Haynes credits some of this year’s turnout and success to a new item on the agenda: women-specific riding clinics. “Shanna Powell from Endless Bikes came out, really connected with a lot of women, and gave them a fantastic experience,” Haynes said. Women’s clinic topics included beginner obstacle riding, descending and braking, fundamentals of cornering, and slow-rolling drops. Instruction was professional and entry-level appropriate, and the hour-long sessions were well-attended. There were also open clinics on the same topics available to all participants of all ages and dispositions.
Dirt Rag added other new events this year. “We partnered with Surly Bikes to offer a WTF (Women, Trans, and Femme) Ride,” Haynes said. “We added a lot of kids’ activities, too. We definitely had an increase in participation in these demographics, and hopefully, the word will spread and we will continue to see more and more of these folks come ride and have fun with us at Dirt Fest.”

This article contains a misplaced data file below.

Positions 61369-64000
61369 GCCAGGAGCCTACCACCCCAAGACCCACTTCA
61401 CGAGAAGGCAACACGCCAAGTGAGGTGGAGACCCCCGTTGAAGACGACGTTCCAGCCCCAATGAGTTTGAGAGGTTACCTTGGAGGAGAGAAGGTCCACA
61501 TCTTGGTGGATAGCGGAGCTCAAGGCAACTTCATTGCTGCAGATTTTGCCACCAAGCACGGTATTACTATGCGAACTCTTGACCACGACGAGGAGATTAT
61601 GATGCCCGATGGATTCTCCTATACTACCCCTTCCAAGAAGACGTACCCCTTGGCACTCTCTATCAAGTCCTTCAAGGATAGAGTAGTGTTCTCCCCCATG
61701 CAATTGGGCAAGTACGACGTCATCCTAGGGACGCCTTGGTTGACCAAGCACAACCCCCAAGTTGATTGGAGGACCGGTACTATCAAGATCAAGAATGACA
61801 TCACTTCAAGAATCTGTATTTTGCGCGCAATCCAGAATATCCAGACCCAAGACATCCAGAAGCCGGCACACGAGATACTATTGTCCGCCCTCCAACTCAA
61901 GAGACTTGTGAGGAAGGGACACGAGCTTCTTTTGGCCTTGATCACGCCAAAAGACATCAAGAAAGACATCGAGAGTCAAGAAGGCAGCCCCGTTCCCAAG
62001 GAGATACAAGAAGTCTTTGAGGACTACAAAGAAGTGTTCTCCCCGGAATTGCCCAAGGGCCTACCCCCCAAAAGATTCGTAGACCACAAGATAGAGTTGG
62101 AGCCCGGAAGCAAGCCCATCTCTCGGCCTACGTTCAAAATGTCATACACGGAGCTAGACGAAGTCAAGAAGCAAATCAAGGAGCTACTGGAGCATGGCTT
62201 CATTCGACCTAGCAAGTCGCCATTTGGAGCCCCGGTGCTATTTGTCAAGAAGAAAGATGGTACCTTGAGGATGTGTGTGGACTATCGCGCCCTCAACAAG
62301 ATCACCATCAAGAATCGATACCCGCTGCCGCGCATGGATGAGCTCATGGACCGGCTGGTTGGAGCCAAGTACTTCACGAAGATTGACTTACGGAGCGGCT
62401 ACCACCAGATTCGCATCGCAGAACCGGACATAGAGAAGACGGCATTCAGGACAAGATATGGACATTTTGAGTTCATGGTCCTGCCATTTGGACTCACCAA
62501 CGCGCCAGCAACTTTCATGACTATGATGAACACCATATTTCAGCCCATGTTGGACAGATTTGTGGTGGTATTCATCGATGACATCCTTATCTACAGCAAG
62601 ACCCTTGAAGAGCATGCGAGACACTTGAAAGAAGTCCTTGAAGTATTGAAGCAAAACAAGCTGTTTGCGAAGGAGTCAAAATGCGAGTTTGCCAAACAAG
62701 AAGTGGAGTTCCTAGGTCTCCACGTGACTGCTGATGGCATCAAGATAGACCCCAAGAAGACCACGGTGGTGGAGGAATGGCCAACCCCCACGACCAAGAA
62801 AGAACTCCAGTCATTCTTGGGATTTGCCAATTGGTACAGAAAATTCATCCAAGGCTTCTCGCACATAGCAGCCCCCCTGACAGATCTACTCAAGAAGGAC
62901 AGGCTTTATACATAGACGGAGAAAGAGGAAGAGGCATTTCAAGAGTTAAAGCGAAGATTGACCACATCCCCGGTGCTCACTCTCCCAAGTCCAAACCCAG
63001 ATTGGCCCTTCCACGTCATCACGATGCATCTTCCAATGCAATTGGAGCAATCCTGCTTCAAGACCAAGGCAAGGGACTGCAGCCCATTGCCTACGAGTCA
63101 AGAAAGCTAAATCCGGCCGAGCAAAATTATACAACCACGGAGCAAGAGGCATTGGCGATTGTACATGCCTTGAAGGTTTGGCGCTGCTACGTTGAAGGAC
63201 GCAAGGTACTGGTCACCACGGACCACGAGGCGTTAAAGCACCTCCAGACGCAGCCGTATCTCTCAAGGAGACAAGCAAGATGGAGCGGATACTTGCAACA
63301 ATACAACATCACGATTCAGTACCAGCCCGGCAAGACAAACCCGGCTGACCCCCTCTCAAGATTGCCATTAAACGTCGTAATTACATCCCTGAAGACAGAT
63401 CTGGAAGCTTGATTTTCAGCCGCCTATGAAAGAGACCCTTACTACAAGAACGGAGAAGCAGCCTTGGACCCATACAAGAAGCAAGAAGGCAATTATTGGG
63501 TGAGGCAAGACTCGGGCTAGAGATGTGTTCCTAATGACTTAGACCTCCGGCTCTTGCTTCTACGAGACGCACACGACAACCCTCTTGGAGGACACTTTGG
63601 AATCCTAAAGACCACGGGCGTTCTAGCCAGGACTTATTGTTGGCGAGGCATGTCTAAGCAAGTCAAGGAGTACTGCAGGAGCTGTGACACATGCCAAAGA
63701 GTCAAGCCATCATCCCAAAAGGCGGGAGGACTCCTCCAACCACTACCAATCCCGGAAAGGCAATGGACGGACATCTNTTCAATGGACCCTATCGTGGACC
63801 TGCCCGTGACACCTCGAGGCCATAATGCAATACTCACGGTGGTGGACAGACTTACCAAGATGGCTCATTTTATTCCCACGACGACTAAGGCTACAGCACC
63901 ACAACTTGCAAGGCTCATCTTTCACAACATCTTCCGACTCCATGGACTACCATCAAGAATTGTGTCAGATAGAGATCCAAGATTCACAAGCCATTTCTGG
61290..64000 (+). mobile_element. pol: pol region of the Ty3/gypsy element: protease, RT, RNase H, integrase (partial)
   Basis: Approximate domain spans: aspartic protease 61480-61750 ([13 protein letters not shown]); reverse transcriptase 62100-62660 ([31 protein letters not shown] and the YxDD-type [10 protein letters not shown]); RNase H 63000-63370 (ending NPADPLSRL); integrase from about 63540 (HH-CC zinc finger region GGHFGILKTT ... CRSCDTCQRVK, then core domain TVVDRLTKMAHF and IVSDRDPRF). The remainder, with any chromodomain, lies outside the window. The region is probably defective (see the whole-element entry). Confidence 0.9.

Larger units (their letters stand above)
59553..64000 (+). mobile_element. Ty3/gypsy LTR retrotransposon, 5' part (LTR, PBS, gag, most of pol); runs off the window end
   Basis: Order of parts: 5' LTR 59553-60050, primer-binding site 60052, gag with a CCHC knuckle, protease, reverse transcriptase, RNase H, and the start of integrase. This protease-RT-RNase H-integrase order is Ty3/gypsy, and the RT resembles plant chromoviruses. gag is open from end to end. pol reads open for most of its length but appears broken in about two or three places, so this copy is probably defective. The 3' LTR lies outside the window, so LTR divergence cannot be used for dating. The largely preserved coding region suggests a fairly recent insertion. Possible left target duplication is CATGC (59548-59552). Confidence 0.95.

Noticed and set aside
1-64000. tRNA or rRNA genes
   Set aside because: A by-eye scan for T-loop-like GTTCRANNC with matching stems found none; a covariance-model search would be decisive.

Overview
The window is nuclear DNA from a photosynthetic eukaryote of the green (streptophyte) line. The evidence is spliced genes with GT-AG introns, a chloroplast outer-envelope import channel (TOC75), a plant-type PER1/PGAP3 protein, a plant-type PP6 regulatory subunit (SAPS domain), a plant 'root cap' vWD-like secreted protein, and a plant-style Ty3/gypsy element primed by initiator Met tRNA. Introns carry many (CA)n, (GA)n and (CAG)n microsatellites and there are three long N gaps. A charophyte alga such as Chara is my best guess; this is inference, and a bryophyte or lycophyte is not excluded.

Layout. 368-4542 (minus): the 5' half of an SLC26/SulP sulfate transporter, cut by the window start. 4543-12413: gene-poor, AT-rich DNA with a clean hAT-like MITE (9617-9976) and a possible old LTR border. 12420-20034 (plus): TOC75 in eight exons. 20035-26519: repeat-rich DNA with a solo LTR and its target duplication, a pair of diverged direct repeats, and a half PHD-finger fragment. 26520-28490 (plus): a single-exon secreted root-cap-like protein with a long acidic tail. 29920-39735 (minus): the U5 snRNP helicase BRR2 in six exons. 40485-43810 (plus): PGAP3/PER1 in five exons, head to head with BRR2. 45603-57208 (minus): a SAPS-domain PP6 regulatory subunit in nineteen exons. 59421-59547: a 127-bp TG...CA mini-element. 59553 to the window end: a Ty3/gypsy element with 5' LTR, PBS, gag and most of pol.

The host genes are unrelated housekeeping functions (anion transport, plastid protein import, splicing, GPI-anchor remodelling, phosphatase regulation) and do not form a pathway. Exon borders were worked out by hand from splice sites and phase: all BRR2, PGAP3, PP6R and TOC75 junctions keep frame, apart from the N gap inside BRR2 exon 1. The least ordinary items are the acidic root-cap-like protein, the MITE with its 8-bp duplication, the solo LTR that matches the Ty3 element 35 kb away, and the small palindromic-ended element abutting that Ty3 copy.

In addition to the WTF Ride, this year’s programming included advanced rides (the Maxxis “Ride of Attrition” was an eye-catcher on the agenda), beginner rides, and rides specifically for kids, teens, and women. There were educational seminars for bikepacking and bike maintenance and a vintage mountain bike exhibit. Kids enjoyed scavenger hunts, a bike parade, and a race when they weren’t tearing up the skills park or toddling along in T-rex helmets. Evenings featured films, live music with a costume party, and a charcuterie social by bonfire. Friday night’s “Party in the Pines” took a surreal turn as riders passed under the spinning spray of light from a disco ball in the middle of a red pine stand.
Branding itself as “The MTB capital of Preston County,” Big Bear Lake Trail Center is the ideal venue for a mountain bike festival. Nearly 50 miles of single and double-track trails branch off in every direction from the festival grounds, meticulously designed and accurately designated from easy to most-difficult. Nested loops and gravel access roads ensure that riders are never far from a bailout point and trails are well-marked if your map gets shredded. Dirt Fest organizers provided abundant maps, snacks, water refill stations, and a shuttle for avoiding the long uphill grind back to camp.